Browsing named entities in Rebellion Record: a Diary of American Events: Documents and Narratives, Volume 8. (ed. Frank Moore). You can also browse the collection for Hugh Ewing or search for Hugh Ewing in all documents.

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ain-side, and over the breastworks, officers and men mingled in confusion, covered with perspiration, dirt, and their clothes covered with burs. Just at this time Ewing's battery found a position, and opened fire on the rebels. The rebel battery swept the point with grape and canister, but our men fought from behind stumps, trerebels have not changed the name,) and we took the road to the White Sulphur. When within four miles of the latter place, two of the poor wounded men belonging to Ewing's battery came to us. One of the poor fellows had lost a leg, and came on crutches. They were overjoyed to meet us. We arrived at the Springs at ten o'clock, and During the march this morning, we were startled by an explosion, as if a steam-boiler or mine had burst, and a large volume of smoke arose. One of the caissons of Ewing's battery, in crossing a gully, had exploded, providentially injuring but three men, but scattering the contents all around, and blowing the caisson all to atoms.
General John E. Smith's, was in position. General Ewing was still in Trenton, and the other two wend division over Brown's Ferry Bridge, and General Ewing got up, but the bridge broke repeatedly, ain the course of the morning, and relieved General Ewing's division of the labor of rowing across, possession. He opened with artillery, but General Ewing soon got some of Captain Richardson's gunscrest. Calander had four of his guns on General Ewing's hill, and Captain Wood his Napoleon batthe enemy still held Charleston, I directed General Ewing's division to Athens, and went in person tmed their ranks, and were ready to support General Ewing's division in a very few minutes, and the s corps, Osterhaus's division, and a part of Hugh Ewing's, crossed the river by the pontoon-bridges om the other side. Then Osterhaus and part of Ewing suddenly crossed Chattanooga Creek, and advancBaird's; then Schurz's; then Steinwehr's; then Ewing's then John E. Smith's, with Morgan L. Smith u[12 more...]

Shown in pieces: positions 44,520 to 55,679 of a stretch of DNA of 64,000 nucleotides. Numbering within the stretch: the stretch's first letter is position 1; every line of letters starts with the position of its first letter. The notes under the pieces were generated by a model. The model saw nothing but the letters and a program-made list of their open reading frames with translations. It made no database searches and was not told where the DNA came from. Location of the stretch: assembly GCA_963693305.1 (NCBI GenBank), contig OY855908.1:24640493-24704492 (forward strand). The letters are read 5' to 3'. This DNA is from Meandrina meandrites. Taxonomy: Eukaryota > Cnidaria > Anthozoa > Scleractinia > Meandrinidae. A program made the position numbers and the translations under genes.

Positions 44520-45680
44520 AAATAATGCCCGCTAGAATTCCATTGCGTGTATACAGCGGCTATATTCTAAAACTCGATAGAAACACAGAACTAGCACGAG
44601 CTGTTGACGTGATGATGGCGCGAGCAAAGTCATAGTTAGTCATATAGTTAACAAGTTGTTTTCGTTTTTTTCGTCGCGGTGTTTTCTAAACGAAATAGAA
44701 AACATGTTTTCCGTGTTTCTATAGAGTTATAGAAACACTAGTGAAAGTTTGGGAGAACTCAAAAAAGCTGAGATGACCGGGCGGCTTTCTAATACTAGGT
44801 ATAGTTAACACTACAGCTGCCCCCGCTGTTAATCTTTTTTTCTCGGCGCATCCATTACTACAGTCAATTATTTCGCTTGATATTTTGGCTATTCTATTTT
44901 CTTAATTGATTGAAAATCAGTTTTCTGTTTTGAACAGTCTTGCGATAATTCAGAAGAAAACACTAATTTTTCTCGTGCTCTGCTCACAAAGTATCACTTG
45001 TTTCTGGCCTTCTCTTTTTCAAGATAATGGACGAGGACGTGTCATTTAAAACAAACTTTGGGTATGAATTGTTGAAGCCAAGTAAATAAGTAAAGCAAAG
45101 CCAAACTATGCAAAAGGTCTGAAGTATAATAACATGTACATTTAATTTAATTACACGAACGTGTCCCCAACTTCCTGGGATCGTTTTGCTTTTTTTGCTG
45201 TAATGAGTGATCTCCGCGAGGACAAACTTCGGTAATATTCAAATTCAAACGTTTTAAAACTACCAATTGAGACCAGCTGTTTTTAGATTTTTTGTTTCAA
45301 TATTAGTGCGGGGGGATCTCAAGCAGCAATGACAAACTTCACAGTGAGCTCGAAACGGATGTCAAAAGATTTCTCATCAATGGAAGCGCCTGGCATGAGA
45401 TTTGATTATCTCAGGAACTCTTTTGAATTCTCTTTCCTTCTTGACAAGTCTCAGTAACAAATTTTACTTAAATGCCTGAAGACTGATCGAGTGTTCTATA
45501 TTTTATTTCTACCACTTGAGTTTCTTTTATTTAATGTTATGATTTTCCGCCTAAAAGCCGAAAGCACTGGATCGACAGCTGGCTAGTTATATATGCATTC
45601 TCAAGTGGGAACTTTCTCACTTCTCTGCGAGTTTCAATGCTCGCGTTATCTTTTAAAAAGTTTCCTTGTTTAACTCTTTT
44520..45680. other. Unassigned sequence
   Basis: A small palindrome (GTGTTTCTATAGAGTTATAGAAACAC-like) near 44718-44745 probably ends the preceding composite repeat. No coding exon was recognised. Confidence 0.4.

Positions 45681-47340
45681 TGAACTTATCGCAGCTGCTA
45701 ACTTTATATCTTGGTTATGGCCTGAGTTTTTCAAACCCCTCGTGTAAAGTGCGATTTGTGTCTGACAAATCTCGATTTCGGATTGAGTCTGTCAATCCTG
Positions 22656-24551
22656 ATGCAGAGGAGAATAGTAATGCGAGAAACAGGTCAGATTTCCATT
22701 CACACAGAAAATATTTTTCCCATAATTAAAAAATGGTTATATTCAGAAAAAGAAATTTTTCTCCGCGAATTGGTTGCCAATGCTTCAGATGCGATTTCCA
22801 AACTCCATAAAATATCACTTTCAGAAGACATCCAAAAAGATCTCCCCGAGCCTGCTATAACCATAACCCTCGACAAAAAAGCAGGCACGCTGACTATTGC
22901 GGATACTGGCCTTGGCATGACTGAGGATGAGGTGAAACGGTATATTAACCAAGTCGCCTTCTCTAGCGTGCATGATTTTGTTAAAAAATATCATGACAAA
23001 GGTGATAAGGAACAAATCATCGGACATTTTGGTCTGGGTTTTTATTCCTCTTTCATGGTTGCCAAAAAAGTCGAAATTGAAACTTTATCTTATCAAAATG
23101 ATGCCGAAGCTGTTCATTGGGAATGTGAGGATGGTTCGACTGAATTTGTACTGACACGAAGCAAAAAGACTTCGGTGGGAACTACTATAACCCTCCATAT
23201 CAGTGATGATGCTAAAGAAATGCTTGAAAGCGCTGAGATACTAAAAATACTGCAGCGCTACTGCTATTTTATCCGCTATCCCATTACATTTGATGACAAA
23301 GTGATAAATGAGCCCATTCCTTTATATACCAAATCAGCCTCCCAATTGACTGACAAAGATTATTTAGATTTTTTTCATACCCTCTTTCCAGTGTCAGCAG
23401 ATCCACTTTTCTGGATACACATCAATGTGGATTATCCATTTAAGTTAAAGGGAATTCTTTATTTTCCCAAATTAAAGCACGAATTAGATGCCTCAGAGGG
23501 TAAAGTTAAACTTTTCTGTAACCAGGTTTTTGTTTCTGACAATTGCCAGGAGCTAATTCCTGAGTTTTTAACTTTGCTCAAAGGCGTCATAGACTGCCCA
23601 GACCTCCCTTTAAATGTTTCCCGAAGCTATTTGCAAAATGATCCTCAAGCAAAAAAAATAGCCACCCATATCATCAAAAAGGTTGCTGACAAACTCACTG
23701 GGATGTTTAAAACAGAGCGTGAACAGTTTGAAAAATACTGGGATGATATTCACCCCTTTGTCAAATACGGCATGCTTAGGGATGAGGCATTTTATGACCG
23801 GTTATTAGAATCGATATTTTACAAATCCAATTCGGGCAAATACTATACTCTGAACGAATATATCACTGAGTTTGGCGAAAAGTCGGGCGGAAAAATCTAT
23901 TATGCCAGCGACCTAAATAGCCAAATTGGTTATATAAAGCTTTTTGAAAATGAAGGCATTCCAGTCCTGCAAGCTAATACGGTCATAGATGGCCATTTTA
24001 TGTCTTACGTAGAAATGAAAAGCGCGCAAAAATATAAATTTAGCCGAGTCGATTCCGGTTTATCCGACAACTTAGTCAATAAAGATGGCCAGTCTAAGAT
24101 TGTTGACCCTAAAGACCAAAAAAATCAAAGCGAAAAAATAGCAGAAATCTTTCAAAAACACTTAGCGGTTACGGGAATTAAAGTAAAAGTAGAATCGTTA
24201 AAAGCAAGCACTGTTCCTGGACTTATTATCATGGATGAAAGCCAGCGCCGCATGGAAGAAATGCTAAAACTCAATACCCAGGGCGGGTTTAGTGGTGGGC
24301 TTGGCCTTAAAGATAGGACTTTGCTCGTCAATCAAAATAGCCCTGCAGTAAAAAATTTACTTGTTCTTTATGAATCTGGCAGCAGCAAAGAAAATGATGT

Doc. 25.-General Averill's expedition. Official report. Edray, Pocahontas Co., W. Va., Dec. 21, via Beverley, Dec. 22, 1868. To Major-General Halleck, General-in-Chief: I have the honor to report that I cut the Virginia and Tennessee Railroad at Salem on the sixteenth instant, and have arrived safely at this point with my command, consisting of the Second, Third, and Eighth Virginia mounted infantry, Fourteenth Pennsylvania, Dobson's battalion of cavalry, and Ewing's battery, at Salem. Three depots were destroyed, containing two thousand barrels of flour, ten thousand bushels of wheat, one hundred thousand bushels shelled corn, fifty thousand bushels oats, two thousand barrels meat, several cords of leather, one thousand sacks of salt, thirty-one boxes clothing, twenty bales of cotton, a large amount of harness, shoes, and saddles, equipments, tools, oil, tar, and various other stores, and one hundred wagons. The telegraph wire was cut, coiled, and burned for half
orps were killed, wounded, or captured. General Lee's cavalry lost heavily, but some time must elapse before correct estimates can be obtained. The retreating column fell back some four or five miles, when the Nineteenth army corps, under General Ewing, came up and succeeded in making a stand. The rebels charged upon General Ewing's forces, but were checked and repulsed with considerable loss. Night came on, and thus ended the battle of Mansfield. The stand was made by the Nineteenth aGeneral Ewing's forces, but were checked and repulsed with considerable loss. Night came on, and thus ended the battle of Mansfield. The stand was made by the Nineteenth army corps, which remained on the field until midnight, when it fell back to Pleasant Hill, a distance of about twelve miles, arriving there about daylight Saturday morning. General Lee's cavalry and the Thirteenth army corps continued their precipitate retreat from the battle-field to Pleasant Hill. Saturday morning General Banks ordered a retreat of the whole army to Grand Ecore. The wagon-trains and the heavy artillery, guarded by the negro regiments, took the advance, leaving Pleasant Hi
th-east one mile, on to the ridge two miles north of the Tunnel, threw out some skirmishers on the eastern slope, met some rebel cavalry that were attempting to follow us, and drove them out of sight and hearing. In the evening, moved down south-west into the valley at Israel's house; rested until nine o'clock P. M. Was ordered and marched westward to the Stone Church, near Catoosa Platform, and rested the balance of the night. February 27th. Started at twelve o'clock M., and marched to Ewing's farm, north nine miles, and camped for the night. February 28th. Marched at seven o'clock A. M. Arrived in camp at this place at twelve o'clock M. Command in good condition. I can with pleasure refer to the prompt and willing cooperation and obedience of the officers and men of my command during this short campaign, and I regard myself as truly fortunate, in being surrounded by first-class officers, both of infantry and artillery, and braver soldiers never went upon a battle-field.